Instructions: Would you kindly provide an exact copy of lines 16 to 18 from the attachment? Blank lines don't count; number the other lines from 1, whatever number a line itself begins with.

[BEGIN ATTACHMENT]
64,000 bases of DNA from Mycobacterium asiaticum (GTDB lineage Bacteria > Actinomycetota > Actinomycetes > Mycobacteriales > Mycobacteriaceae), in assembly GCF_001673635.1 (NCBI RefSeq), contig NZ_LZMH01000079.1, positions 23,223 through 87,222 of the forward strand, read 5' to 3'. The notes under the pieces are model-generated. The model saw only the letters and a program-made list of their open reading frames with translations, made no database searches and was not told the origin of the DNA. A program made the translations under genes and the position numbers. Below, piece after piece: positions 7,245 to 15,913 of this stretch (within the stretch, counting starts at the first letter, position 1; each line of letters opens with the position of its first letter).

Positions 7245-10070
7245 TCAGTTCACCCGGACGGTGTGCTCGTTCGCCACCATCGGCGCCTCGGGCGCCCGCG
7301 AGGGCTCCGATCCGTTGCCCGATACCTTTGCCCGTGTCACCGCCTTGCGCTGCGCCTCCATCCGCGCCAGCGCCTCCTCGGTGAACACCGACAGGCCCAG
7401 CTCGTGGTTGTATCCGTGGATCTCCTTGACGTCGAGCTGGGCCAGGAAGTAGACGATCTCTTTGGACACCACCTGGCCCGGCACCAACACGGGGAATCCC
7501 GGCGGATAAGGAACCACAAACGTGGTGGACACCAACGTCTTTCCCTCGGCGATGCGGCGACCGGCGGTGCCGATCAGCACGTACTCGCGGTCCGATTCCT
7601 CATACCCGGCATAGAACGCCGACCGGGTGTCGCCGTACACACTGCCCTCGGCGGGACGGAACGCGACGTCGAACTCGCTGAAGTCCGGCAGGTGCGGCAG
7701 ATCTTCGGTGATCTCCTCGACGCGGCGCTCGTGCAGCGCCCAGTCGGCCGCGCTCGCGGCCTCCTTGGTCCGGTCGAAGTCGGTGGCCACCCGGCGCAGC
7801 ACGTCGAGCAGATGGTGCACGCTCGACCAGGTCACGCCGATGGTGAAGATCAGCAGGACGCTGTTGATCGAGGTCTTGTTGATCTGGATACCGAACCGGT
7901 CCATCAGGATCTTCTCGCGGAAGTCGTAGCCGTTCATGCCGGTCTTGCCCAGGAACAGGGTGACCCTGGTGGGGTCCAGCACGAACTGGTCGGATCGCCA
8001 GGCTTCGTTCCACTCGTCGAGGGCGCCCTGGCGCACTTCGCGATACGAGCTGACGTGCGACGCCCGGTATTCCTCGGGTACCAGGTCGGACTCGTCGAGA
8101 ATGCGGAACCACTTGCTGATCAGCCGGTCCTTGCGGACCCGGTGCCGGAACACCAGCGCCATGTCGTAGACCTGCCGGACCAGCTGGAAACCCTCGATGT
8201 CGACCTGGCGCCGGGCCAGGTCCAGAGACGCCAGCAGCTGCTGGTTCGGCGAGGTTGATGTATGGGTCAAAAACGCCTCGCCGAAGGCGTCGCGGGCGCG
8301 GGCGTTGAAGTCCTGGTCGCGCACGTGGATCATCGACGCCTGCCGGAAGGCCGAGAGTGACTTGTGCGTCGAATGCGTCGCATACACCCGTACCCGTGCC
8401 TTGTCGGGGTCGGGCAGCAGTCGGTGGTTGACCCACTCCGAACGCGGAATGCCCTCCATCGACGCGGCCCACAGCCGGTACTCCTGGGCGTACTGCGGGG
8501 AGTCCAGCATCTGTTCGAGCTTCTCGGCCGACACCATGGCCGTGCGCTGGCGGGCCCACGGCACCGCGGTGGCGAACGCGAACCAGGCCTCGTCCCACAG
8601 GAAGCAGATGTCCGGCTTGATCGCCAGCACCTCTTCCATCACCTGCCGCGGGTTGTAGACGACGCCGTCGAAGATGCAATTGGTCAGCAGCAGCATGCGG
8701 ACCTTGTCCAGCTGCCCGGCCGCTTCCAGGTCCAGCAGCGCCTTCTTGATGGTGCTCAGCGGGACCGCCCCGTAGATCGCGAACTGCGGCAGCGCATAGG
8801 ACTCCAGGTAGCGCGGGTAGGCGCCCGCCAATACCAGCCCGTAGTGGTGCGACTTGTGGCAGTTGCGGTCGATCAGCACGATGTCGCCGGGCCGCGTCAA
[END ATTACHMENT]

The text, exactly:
8501 AGTCCAGCATCTGTTCGAGCTTCTCGGCCGACACCATGGCCGTGCGCTGGCGGGCCCACGGCACCGCGGTGGCGAACGCGAACCAGGCCTCGTCCCACAG
8601 GAAGCAGATGTCCGGCTTGATCGCCAGCACCTCTTCCATCACCTGCCGCGGGTTGTAGACGACGCCGTCGAAGATGCAATTGGTCAGCAGCAGCATGCGG
8701 ACCTTGTCCAGCTGCCCGGCCGCTTCCAGGTCCAGCAGCGCCTTCTTGATGGTGCTCAGCGGGACCGCCCCGTAGATCGCGAACTGCGGCAGCGCATAGG